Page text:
Rick Steves: The art and value of journaling as you travel
Travel writer Rick Steves explains why writing about your travels sharpens your ability to observe and creates a souvenir you'll always cherish.
Travel can make you a poet. Travel can be spiritual. You meet people on the road you'd never meet otherwise. Traveling rearranges your cultural furniture, challenging truths you assumed were self-evident and God-given. By traveling, you learn not only about the people and places you visit--you learn about yourself.
But without capturing your thoughts on paper, the lessons of travel are like shooting stars you just missed...and butterflies you thought you saw. Collecting intimate details on the road and then distilling them into your journal sharpens your ability to observe and creates a souvenir you'll always cherish.
Choose your travel journal carefully. I prefer a minimalist journal, light yet stiff enough to protect the pages and to give me something solid to write on (since I often write on the fly without a convenient table). I like invitingly empty pages--not pages decorated with extra literary frills and verbose doodads. It's my journal, not someone else's chance to decorate my observations with cute quotes, clever tips, and handy reminders. I use black ink or a mechanical pencil. Nothing should compete with the simple words. Avoid spiral notebooks--they fall apart quickly. A bound book will become a classic on your bookshelf.
The key to good journaling is being both observant and disciplined...to take the time to notice what you're noticing and then to jot down your thoughts. I use a tiny pocket-sized notepad to capture the moment right there. Then, when I have time, I pull out my actual journal, sort through those notes, and organize them into something vivid and fun to read.
Thinking back, it seems I've always had a desire to capture my discoveries and eurekas in a journal. On my first trip (as a 14-year-old), I collected and logged my experiences in a file of several hundred postcards, each numbered and packed with my notes.
Every trip I took inspired my passion for filling up an "empty book," even back when I was simply a footloose, fancy-free vagabond with no intention of being a travel writer. The flight over came with a ritual personal inventory of where I was at psychologically as I began the trip, and the flight home came with a similar introspective wrap-up. And each night in between I wouldn't drift off to sleep without collecting my day's experiences, discoveries, and thoughts into that book. The book, which started empty, always came home full.
Hiking deep into a misty English moor as a teen-aged traveler, I wrote, "Long-haired goats and sheep seem to gnaw on grass in their sleep. We were lost in a world of green, wind, white rocks, and birds--birds singing, but not present. Then we found the stones. Standing in a circle they have waited for endless centuries--not moving--waiting for us to come. And in stillness, they entertained. After being alone with our private stone circle, Stonehenge--with its barbed wire, tour buses, and port-a-loos--won't quite make it." It was on the boat to France the next day that I worked on those rough notes, and realized that finding hidden bits of Europe and bringing them home through my writing was what I wanted to do for a living.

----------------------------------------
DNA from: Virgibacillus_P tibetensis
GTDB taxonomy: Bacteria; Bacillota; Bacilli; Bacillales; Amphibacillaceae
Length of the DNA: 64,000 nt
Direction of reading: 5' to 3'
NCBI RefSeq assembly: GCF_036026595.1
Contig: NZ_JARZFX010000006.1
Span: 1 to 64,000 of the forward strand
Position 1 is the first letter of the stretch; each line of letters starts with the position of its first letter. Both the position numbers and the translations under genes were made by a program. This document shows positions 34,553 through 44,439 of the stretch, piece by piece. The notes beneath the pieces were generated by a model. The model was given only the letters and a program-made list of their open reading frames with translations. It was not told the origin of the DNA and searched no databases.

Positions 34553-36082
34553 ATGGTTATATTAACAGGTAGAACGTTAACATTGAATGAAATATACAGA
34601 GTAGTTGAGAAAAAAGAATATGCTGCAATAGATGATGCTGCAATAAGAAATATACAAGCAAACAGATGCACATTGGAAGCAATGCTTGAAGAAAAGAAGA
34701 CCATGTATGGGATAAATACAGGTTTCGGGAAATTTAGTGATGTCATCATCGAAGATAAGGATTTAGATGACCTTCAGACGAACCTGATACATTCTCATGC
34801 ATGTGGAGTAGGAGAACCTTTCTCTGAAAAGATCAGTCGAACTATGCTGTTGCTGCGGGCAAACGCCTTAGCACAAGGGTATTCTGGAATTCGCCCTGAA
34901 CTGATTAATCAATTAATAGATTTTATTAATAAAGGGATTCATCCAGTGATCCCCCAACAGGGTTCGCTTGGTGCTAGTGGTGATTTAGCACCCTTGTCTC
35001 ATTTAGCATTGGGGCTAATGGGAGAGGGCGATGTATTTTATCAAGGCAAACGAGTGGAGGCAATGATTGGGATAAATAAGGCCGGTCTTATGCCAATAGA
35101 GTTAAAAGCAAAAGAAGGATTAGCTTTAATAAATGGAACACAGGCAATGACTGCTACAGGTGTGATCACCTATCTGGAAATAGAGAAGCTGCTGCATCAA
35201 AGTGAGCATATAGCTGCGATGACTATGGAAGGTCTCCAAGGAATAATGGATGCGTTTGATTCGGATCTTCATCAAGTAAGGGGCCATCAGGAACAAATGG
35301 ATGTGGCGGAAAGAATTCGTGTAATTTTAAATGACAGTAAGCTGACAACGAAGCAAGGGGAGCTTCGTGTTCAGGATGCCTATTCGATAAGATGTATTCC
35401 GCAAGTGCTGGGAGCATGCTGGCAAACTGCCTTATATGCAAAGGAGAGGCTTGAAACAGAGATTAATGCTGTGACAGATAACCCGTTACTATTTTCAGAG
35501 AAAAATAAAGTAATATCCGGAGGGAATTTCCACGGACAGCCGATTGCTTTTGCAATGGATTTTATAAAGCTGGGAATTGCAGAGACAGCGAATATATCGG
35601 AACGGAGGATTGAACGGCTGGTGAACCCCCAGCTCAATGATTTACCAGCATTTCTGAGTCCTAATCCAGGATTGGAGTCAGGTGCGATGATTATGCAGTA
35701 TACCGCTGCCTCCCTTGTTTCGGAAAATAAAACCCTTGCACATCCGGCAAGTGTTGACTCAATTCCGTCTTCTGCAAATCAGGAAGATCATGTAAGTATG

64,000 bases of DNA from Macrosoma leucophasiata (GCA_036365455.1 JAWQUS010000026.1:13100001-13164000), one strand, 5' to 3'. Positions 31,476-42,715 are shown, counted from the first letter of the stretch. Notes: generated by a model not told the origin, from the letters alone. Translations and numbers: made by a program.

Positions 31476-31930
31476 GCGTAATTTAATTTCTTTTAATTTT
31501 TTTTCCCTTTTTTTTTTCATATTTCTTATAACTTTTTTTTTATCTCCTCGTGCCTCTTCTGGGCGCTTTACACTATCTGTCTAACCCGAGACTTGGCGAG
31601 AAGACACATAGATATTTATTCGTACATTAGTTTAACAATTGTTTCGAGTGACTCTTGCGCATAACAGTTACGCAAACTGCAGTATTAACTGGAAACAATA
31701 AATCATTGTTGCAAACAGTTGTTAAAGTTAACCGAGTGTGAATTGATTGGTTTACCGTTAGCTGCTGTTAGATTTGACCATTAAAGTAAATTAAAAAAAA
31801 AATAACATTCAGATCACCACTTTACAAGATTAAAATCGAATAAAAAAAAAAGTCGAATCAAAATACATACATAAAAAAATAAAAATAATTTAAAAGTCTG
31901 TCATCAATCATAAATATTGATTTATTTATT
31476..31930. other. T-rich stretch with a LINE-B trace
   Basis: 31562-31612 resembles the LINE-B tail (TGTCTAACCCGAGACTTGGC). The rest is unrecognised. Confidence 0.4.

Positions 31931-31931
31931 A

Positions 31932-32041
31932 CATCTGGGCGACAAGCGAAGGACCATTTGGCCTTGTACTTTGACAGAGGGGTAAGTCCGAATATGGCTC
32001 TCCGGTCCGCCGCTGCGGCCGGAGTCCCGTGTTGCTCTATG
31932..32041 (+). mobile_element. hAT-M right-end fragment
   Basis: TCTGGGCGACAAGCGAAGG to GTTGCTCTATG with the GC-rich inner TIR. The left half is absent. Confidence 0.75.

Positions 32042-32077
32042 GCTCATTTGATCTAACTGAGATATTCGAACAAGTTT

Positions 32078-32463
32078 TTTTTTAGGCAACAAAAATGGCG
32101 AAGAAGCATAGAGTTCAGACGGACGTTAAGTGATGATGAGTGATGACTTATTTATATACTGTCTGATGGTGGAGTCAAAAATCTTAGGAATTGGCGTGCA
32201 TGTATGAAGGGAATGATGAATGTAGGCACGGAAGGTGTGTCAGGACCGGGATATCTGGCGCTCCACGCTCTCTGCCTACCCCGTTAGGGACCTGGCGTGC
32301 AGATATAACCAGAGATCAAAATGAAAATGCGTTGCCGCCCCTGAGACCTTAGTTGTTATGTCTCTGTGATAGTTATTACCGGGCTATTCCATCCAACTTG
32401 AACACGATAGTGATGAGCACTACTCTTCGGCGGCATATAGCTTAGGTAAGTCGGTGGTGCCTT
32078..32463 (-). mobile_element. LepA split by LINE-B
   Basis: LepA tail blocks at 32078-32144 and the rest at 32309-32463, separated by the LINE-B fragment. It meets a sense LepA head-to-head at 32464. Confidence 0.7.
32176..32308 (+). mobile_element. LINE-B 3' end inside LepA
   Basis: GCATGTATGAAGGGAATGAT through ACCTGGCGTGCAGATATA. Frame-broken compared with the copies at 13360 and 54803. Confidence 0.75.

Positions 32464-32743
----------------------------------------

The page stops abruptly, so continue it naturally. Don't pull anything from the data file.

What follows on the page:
Now, three decades later, I still snare those happenings as they flit by, eager to see what I can build with all that fun raw material. On my last trip to Helsinki, I was so flustered by the language barrier in an extremely local sauna that I didn't know how to get a dry towel. Sitting in the corner to air dry, I decided to pass the time observing and jotting down ideas for my journal:
"People look more timeless and ethnic when naked with hair wet and stringy. The entire steamy scene was three colors: gray concrete, dark wood, and ruddy flesh. Surrounded by naked locals (each with a tin bucket between his legs--to use to splash cool water on his face), there was absolutely no indication of what century I was in. But from the faces, it was perfectly clear: this was Finland."
With those notes, I can revisit that sauna for the rest of my life. Enjoy the physical act of putting pen to paper, gathering new experiences, lessons, thoughts, and feelings while they are fresh and vibrant.
If your life is a canvas, travels bring new color. And journaling is like being a painter who stands back every once in a while to understand and enjoy the art as it unfolds.
Photo credit: ETBD staff (Rick Steves), Flickr.com/joelmontes (journal)
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